In the first study listwise deletion was used to handle missing data because the sample size was too large. This resource is used in order to help if there is any missing data. In the second study there were a couple of limitations that researchers faced. The first limitation faced was the assessment of physical abuse was limited to the first five years of life. This isn’t as reliable because children face maltreatment further than the age of five. This limitation is countered, however, by the fact that children who were not physically abused by age 5 but were subsequently abused would have been classified into the nonabused group, which would have attenuated differences between the nonabused and abused groups (Lansford 2007). Another limitation that was faced is the lack of data on other types of child maltreatment. These include emotional abuse, sexual abuse, and neglect. Not including this can lead to a less specific outcome because of such variables being left out. Another limitation that was faced in this study was the identification of physical abuse status did not take into consideration the chronicity or severity of the abuse, factors that importantly relate to the effects of abuse (Lansford 2007). This can be very important to consider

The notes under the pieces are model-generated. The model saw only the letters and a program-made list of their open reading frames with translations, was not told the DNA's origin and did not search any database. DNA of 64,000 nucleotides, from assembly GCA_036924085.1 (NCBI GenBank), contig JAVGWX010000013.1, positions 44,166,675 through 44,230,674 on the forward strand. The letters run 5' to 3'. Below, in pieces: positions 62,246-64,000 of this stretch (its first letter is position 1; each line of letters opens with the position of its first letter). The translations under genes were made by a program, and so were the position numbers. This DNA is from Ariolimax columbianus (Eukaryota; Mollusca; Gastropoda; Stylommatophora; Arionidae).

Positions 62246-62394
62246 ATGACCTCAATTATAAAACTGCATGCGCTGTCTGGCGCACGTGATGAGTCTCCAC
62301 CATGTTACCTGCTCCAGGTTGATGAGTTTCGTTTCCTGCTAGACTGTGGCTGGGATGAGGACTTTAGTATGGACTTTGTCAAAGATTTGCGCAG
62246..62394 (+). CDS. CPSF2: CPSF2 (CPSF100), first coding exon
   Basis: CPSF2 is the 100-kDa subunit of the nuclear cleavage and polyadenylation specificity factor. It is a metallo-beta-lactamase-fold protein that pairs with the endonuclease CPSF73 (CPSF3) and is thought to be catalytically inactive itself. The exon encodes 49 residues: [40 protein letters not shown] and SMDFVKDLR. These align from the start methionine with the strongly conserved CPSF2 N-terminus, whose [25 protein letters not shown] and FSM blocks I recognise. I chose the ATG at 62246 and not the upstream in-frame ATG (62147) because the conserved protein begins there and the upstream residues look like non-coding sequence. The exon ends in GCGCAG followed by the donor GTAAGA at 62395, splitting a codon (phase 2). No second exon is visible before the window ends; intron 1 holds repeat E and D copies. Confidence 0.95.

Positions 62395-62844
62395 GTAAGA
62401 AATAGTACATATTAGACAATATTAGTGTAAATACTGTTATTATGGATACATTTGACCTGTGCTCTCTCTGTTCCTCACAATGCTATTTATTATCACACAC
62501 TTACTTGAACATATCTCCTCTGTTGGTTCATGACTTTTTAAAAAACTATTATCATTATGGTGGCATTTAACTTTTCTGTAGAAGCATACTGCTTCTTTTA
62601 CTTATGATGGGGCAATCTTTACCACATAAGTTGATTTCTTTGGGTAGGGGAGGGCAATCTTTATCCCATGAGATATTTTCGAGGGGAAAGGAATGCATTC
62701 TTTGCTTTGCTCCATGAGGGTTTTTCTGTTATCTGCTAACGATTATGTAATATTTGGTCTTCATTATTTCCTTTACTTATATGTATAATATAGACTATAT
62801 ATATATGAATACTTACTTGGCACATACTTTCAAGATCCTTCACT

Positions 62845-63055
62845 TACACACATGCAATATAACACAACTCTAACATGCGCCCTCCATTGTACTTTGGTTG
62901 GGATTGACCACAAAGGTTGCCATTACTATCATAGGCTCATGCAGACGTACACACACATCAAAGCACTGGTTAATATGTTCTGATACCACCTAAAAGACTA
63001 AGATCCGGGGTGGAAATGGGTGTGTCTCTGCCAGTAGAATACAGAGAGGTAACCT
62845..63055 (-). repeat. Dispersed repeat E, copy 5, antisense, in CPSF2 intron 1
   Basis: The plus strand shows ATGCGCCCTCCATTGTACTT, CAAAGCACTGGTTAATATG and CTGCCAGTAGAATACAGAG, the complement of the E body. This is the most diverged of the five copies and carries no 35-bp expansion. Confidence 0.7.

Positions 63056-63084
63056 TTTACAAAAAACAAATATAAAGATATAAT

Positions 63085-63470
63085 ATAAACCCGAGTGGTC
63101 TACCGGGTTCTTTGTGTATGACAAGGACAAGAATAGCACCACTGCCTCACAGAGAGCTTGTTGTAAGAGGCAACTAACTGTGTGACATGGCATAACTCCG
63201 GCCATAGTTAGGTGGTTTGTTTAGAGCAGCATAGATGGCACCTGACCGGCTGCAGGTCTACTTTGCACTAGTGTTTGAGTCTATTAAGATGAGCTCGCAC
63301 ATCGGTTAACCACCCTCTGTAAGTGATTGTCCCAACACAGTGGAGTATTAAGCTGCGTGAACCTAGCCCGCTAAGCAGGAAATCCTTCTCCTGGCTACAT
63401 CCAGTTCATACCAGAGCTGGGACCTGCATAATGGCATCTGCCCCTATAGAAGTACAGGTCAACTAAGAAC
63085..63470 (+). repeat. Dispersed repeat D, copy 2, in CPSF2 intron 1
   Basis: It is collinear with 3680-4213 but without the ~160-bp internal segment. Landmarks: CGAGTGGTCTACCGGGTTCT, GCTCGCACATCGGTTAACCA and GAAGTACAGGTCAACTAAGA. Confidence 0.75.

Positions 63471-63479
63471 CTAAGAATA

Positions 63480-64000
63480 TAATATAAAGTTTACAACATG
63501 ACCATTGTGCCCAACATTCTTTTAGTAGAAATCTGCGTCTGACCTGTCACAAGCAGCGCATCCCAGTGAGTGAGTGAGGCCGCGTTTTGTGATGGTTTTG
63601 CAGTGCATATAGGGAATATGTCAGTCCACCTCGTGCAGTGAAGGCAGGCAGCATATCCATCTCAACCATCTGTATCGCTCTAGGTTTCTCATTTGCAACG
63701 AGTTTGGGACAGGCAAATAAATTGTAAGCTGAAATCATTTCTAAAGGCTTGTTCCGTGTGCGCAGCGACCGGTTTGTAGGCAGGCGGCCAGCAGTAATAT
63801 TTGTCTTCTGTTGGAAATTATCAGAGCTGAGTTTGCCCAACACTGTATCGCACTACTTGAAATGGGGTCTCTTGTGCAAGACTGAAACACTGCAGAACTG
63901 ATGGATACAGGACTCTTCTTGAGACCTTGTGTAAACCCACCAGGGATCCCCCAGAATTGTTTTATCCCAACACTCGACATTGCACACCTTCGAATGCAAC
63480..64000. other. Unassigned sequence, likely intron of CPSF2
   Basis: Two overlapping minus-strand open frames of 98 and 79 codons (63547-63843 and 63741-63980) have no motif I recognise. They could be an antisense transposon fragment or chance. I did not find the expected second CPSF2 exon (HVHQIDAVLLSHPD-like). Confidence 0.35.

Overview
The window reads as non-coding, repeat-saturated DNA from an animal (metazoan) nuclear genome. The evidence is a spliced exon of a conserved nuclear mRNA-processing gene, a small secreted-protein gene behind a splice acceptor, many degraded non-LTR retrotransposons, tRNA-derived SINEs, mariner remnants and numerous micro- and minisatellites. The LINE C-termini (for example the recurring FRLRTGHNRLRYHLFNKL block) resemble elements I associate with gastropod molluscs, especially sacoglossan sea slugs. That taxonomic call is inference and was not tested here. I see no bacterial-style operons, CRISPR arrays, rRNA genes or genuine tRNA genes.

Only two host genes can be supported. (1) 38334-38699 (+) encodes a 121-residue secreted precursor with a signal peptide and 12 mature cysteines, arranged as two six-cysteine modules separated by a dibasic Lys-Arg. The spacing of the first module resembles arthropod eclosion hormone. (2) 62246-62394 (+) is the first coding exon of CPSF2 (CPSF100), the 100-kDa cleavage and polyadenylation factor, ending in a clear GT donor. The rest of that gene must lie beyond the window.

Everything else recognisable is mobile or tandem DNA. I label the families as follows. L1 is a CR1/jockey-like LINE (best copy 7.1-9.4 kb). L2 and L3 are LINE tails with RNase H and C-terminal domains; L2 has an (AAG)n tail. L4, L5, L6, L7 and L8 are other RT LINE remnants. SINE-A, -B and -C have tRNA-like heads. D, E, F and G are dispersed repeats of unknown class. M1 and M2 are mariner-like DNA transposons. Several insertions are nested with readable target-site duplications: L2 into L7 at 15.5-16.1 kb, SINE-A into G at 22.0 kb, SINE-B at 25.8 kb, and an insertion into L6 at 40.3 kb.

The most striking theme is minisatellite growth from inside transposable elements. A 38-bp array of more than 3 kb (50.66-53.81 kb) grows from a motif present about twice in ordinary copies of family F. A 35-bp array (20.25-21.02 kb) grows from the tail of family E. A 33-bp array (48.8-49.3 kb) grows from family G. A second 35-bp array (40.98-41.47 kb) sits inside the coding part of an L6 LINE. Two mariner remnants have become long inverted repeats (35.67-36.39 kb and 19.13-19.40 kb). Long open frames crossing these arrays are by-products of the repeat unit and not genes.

Following up on my research question whether or not early maltreatment influences rates of juvenile offending, researchers have found that child maltreatment does lead them to committing violent and nonviolent offenses. As proven in both studies “adolescents who had been physically abused in the first five years of life were more likely to self-report serious violent or nonviolent delinquent behavior” (Lansford 2007). These studies also help prove that multiple negative effects come in play when early maltreatment occurs. Further into my research it was also able to reveal that race and gender play an important role and it results in more problematic outcomes such as for African Americans and females. This is because they aren’t given the adequate services that they need
- Lansford, J. E., Miller-Johnson, S., Berlin, L. J., Dodge, K. A., Bates, J. E., & Pettit, G. S. (2007). Early Physical Abuse and Later Violent Delinquency: A Prospective Longitudinal Study. Child Maltreatment, 12(3), 233-245. doi:10.1177/1077559507301841
- Lemmon, J. H. (1999). How child maltreatment affects dimensions of juvenile delinquency in a cohort of low-income urban youths. Justice Quarterly, 16(2), 357-376. doi:10.1080/07418829900094171